Friday, May 22, 2009

Comment on MBA's persona non grata status

Businessweek had this article MBAs: Public Enemy No. 1? After flipping through the slides (MBAs gone bad) you see a common theme (not the degree) and you wonder if the original title was "Harvard Business School - Public enemey number uno?", but got edited in the final draft.

There is a lot of discussion going on in the business schools (bschools) about the way management is being taught and if they are to be blamed for the current financial crisis. Is the bschool to be blamed in the first place?

Sure the short-term minded MBA’s may have caused the crisis. But there is another cause related to short-term-ism and that is the failure of managers (not just managers with MBAs) to recognize the risks associated with innovative new products (CDO’s, Credit Default Swaps, etc) and general lack of experience in nurturing innovation.

Managers bought into the idea that they could wait for innovative new products to grow in someone else’s backyard and move to acquire it at the right time (Wachovia purchase of Golden West's World Savings Bank, Merrill Lynch exposure to sub-prime). This strategy reduces the cost of development and reduces the risk of failure. Managers decides the right time to acquire by following there stock options spread which in theory is as good as listening to the customers or taking a long-term view, given the fact that markets are always forward looking.

Timing based on market, as we realize now, can often be guided by a shortsighted market chasing high returns only acheived in a market bubble (God forbidding we should remember the bust). In that case you sure will get your timing and risk assessment wrong.

A non-market measure will require a subjective decision which will be based on past experience in innovation management, deep knowledge of the product and the available skill set within your organization, usually such wealth of knowledge is trapped in human capital of your organization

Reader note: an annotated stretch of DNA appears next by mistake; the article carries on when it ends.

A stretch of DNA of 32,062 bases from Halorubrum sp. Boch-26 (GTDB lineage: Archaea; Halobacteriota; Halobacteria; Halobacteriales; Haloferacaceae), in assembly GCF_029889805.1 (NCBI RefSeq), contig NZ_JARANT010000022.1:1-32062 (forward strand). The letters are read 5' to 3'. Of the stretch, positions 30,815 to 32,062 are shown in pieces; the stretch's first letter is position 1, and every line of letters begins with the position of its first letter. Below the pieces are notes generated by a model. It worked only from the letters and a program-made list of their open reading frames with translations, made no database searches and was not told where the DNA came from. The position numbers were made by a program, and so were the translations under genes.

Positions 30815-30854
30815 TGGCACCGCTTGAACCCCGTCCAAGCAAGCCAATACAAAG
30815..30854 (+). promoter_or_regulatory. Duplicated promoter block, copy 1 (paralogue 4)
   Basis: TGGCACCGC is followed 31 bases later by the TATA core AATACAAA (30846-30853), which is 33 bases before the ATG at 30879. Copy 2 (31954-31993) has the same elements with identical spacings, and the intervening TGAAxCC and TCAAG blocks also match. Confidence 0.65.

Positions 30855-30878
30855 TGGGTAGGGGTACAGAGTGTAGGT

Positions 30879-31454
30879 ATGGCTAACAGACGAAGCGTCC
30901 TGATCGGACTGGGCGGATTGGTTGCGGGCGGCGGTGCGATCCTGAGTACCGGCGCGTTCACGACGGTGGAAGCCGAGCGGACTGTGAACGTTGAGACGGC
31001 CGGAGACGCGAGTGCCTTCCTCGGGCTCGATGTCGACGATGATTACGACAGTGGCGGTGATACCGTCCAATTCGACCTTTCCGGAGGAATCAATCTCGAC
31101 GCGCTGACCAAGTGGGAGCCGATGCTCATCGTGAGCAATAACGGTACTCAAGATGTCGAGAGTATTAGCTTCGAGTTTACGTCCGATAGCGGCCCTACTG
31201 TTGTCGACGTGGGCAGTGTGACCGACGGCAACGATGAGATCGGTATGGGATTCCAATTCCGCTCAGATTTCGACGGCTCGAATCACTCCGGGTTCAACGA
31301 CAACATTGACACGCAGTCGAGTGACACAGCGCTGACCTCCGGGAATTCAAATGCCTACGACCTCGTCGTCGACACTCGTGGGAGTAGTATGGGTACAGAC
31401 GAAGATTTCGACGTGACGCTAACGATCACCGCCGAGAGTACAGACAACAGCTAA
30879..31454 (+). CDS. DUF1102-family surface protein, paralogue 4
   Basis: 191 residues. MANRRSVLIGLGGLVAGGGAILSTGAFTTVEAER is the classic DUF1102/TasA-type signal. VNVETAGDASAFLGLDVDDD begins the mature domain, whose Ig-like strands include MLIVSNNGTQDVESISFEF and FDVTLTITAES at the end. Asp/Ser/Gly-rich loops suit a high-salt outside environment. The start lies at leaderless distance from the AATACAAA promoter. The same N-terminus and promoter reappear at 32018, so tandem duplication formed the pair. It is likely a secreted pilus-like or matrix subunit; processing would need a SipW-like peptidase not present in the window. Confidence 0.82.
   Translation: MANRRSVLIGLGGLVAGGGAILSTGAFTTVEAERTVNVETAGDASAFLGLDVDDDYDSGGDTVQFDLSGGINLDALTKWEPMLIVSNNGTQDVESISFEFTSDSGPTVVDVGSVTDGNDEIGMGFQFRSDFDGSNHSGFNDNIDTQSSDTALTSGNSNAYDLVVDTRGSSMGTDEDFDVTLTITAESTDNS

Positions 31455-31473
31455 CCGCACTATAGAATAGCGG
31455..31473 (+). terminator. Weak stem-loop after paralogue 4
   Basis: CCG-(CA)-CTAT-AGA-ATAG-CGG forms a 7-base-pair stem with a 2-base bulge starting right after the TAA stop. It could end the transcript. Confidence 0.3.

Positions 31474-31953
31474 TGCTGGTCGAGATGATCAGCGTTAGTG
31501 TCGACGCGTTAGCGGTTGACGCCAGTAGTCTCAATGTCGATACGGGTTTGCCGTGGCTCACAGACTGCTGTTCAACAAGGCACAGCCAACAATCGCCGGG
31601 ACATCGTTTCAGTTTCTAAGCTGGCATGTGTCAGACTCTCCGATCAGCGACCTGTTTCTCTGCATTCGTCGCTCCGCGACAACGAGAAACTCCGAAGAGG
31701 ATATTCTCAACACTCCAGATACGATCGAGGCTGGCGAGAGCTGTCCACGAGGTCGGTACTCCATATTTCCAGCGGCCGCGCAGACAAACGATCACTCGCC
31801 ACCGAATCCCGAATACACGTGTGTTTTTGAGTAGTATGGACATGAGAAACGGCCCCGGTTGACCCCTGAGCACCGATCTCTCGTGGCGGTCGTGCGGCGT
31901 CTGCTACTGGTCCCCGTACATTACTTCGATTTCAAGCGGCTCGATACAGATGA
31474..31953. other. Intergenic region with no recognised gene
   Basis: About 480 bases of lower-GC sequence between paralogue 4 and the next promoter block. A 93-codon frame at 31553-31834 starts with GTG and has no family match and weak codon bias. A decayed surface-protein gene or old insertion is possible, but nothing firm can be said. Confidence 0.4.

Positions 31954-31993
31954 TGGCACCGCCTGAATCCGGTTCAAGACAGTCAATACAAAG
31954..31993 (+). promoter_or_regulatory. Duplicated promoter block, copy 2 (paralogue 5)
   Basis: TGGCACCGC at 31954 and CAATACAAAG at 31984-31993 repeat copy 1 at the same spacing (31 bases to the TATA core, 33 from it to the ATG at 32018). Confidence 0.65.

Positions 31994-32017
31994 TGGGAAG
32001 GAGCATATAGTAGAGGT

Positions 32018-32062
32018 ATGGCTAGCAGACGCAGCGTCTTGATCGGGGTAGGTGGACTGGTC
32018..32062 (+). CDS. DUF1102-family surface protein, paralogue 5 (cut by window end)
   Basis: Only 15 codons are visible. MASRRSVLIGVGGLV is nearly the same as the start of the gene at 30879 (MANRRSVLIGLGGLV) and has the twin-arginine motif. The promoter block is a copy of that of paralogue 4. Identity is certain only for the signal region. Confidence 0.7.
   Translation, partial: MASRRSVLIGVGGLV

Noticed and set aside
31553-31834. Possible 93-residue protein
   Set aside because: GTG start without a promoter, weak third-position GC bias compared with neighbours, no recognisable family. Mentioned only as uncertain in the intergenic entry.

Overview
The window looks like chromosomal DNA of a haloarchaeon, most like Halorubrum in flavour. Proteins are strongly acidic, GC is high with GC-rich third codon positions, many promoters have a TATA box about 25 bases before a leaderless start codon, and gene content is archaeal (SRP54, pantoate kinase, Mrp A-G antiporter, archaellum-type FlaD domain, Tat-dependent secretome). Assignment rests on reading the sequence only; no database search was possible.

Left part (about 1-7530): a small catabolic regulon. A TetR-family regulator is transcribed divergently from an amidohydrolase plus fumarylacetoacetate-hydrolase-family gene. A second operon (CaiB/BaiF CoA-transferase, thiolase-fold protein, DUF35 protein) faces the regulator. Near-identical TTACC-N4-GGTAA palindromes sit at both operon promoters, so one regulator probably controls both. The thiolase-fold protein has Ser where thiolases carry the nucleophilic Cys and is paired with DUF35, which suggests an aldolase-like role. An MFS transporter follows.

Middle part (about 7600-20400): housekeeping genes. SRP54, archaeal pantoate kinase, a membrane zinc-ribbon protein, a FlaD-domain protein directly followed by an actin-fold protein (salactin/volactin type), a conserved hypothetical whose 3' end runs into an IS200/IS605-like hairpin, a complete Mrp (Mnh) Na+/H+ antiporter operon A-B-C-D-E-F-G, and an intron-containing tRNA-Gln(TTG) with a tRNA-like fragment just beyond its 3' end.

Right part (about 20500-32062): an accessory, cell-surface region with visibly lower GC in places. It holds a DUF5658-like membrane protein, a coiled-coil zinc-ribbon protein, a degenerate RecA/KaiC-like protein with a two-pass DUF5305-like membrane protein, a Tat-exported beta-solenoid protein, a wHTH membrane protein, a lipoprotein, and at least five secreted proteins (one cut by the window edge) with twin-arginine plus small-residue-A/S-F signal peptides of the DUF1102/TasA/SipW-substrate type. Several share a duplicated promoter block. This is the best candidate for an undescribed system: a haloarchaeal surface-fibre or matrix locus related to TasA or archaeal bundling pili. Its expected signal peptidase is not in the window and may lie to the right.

Managing and nurturing innovation requires a long-term view and a wiliness to keep experienced and skilled human capital (people) within your organization. In the long run it will help create timely new products and services while retaining the capital for future growth. If a manager’s greatest asset is managing quarterly expectation then the manager shouldn’t be in the CEO’s office, a press secretary’s post will match her skill set.

CEO/manager who acquired the “in thing” and don’t seem to know how to make it work, will have to fight the permeating argument “look it’s working for someone” and will do the next best thing they learned (in bschool) transfer fixed cost to variable cost. Right sizing the organization to make it work, usually to meet quarterly forecast, though a good method if you know what to right size. Managers are rewarded to “make it work”, and they do exactly that “make it work” in the short-term or what I call the “duct tape managers”. Long term view is always in the sideline (waiting for Steve Jobs or someone like that to show up) and wrong decision too big to fail are made to work at the expense of the stakeholders.

This leads to the next issue what is truly driving leader’s (CEO) decision? Bschool training and/or markets.

Here are some reference website
Henry Mintzberg website
Productivity2008 (pdf) by Mintzberg

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